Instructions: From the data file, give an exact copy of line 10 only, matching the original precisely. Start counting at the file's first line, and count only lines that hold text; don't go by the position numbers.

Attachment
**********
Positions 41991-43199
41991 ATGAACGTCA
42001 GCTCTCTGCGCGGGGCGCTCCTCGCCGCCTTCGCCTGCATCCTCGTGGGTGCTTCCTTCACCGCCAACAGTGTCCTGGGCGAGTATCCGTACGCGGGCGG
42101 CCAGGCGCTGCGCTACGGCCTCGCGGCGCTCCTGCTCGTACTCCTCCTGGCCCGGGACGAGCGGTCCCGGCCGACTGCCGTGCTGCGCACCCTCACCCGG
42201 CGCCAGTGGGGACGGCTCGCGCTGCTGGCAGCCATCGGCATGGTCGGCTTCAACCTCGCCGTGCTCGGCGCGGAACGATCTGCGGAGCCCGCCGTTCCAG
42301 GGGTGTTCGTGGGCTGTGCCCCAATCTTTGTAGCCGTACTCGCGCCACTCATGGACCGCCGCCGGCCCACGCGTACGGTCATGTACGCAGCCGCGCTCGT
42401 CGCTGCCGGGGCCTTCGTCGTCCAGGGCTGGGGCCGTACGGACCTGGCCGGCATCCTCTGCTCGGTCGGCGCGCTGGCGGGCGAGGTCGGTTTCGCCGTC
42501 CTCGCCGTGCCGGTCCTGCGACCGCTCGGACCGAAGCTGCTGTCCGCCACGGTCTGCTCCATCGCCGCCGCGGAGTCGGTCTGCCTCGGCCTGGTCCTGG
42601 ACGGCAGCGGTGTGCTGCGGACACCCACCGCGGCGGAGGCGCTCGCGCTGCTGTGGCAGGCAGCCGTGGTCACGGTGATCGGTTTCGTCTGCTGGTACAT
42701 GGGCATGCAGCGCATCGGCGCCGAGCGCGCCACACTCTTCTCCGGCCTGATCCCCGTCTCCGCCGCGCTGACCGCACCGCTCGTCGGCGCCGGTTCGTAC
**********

42701 GGGCATGCAGCGCATCGGCGCCGAGCGCGCCACACTCTTCTCCGGCCTGATCCCCGTCTCCGCCGCGCTGACCGCACCGCTCGTCGGCGCCGGTTCGTAC